* G20 countries seeking more flexibility on budget targets
* Concerns about possible U.S. tax hikes and spending cuts
* Talks on new targets to continue in early 2013
MEXICO CITY, Nov 5 (Reuters) - The world's leading economies gave themselves a bit more wiggle room on Monday to meet targets for cutting budget deficits rather than risk worsening a slowdown in many countries, chief among them the United States.
Meeting a day before the U.S. presidential election, the Group of 20 countries worried that previous commitments to cut in half the budget shortfalls of advanced economies by the end of next year might hurt the struggling global economy.
``In light of the weak pace of global growth, they will ensure that the pace of fiscal consolidation is appropriate to support the recovery,'' G20 policymakers said in a communique after a two-day meeting in Mexico.
The target for cutting deficits was agreed at a summit in Toronto back in 2010, when the global economy seemed to be over the devastating financial crisis in the previous two years.
It now looks out of reach for some economies, including the United States, as growth has slowed.
``The objective is for 2013 and there is a slight tendency to overshoot,'' said International Monetary Fund Managing Director Christine Lagarde. She noted the language on fiscal issues ``has evolved'' and too k ac count of situations i n dif ferent countries.
The U.S. budget gap surpassed $1 trillion for the fourth year in a row in the fiscal year 2012. The deficit was equivalent to 7.0 percent of the country's economic output.
While the United States needs to bring its deficits under control eventually, G20 countries also want it to avert a barrage of tax hikes and spending cuts from Jan. 1.
They were penciled in last year to show Washington could tackle its deep budget problems. But the so-called ``fiscal cliff'', could tip the U.S. economy back into recession next year unless Congress cuts a deal quickly after the presidential and congressional elections on Tuesday.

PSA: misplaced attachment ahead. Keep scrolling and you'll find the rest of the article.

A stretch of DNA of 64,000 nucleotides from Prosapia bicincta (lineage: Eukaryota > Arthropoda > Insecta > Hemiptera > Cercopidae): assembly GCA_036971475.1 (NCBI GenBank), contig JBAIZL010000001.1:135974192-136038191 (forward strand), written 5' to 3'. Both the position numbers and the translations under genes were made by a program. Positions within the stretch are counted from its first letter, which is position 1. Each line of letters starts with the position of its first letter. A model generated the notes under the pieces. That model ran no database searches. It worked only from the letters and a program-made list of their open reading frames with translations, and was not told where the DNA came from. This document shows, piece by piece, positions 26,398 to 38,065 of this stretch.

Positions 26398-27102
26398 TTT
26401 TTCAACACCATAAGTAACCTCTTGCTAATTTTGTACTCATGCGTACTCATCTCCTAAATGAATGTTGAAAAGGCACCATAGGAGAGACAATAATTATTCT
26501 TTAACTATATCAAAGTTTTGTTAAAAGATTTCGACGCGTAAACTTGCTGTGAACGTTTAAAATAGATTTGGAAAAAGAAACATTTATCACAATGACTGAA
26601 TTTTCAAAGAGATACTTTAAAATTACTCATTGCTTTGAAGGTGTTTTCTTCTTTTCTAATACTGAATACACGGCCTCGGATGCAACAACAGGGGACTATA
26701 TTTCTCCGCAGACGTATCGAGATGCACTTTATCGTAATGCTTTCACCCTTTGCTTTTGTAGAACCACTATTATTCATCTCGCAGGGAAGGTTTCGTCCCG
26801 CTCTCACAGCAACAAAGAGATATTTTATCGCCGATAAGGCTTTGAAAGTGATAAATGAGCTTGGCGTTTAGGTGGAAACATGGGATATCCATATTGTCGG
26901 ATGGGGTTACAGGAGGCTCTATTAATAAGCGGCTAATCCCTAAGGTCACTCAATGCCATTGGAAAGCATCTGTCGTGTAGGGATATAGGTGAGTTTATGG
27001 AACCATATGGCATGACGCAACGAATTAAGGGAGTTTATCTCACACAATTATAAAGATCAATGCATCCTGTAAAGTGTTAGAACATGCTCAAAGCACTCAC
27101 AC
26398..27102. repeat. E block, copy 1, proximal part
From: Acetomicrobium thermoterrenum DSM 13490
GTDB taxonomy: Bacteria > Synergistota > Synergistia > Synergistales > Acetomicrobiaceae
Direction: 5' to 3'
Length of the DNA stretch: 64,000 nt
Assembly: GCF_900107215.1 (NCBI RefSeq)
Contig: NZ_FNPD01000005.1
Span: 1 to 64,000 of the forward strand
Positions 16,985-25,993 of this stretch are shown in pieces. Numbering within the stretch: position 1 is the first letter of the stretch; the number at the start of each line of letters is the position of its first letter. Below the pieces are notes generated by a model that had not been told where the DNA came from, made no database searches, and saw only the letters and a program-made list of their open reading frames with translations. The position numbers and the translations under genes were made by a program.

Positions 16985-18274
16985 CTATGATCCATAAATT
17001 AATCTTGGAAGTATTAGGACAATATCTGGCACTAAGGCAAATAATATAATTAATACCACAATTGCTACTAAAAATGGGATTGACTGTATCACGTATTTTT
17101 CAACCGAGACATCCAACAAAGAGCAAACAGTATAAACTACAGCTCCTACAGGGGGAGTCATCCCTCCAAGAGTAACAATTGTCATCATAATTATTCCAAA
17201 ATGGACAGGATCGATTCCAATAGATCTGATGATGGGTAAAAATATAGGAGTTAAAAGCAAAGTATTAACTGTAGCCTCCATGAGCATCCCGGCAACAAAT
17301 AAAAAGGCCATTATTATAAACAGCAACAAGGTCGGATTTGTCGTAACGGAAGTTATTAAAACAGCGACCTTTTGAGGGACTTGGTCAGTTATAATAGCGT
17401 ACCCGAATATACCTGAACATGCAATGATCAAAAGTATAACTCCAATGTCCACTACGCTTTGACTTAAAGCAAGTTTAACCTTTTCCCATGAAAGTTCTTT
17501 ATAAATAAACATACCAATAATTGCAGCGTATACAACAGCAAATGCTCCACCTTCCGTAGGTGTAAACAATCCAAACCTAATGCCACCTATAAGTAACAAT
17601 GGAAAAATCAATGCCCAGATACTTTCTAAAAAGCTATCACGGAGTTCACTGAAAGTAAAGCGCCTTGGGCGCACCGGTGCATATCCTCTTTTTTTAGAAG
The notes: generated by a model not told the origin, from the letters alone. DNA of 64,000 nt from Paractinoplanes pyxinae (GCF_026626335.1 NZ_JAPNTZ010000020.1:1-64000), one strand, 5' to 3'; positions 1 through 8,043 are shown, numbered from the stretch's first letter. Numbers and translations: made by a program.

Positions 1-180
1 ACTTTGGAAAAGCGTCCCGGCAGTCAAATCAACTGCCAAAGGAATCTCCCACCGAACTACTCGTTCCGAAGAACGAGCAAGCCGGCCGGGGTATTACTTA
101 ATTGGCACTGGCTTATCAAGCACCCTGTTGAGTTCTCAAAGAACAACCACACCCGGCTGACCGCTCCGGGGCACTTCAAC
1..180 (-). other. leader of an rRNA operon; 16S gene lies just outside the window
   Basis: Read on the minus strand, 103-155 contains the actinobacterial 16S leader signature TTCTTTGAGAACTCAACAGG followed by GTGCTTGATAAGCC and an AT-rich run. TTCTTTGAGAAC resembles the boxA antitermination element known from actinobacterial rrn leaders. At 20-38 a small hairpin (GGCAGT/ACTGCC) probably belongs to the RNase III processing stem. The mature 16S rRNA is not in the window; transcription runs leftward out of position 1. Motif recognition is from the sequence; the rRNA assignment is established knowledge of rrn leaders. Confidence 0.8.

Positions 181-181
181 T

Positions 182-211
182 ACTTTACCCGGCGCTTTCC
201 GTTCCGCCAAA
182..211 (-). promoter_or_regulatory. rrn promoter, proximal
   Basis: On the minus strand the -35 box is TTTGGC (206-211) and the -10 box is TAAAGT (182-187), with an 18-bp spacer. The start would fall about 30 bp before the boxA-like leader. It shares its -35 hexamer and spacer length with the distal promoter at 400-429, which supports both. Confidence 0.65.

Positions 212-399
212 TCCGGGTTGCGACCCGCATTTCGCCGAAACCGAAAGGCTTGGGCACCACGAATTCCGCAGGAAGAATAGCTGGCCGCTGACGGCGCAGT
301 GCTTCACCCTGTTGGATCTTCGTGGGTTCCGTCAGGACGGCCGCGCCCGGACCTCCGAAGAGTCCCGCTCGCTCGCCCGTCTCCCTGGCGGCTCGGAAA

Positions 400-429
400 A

A TICKING CLOCK
``The clock is ticking, the cliff is getting closer and closer. It is a question of less than two months and accidents can happen,'' a senior G20 official said before adding the group is confident the U.S. Congress will find a bi-partisan solution.
Chile's finance minister, Felipe Larrain, also said there was an assumption that a deal would be found.
``If we're not able to resolve the cliff, that could be the tipping point for a much more complicated scenario in the world economy,'' he told Reuters.
The G20 communique said the United States ``will carefully calibrate the pace of fiscal tightening to ensure that public finances are placed on a sustainable long-run path while avoiding a sharp fiscal contraction in 2013.''
In a bid to show their commitment to controlling their finances over the long term, advanced G20 countries will come up with ``credible and ambitious'' debt targets for beyond 2016, the existing target for them to stabilize their debt. Those new targets will be discussed by G20 leaders next year.
Alan Ruskin, global head of G10 FX strategy at Deutsche Bank in New York, the policymakers seemed to want to show they were serious about their long-term fiscal rigor while easing off a bit on austerity now.
``The U.S. is putting out a message that it wants to be credible in the long term but in the short term it believes growth will do more good,'' he said.
ELEVATED RISKS STILL FOR WORLD ECONOMY
The G20's consensus of four years ago, which helped stave off the risk of a new depression, has given way to persistent differences over issues such as spending to boost growth and the right pace of belt-tightening to tackle high debt levels.
The global economy still faces ``elevated'' risks, including Europe's debt crisis - centered on Spain and Greece - and potential problems in Japan, the communique said.
``Global growth remains modest and downside risks are still elevated, including due to possible delays in the complex implementation of recent policy announcements in Europe, a potential sharp fiscal tightening in the United States, securing funding for this year's budget in Japan, weaker growth in some emerging markets,'' the communique said.
The wording on Europe referred to differences within the euro zone over how to build a banking union, considered an important way to bolster the bloc's shaky financial system, during 2013.
The group also recommitted to implementing tough new bank capital rules on time. The rules, known as Basel III, are the world's response to the financial crisis and are set to be phased in starting in January.
U.S. and European regulators have not yet finalized their versions of the rules, which had prompted speculation that the timetable could be pushed forward.
Few expected major agreements in Mexico with heavyweights such as U.S. Treasury Secretary Timothy Geithner, European Central Bank chief Mario Draghi and top Chinese officials all skipping the meeting. Geithner is expected to stand down after the U.S. election, even if President Barack Obama is re-elected.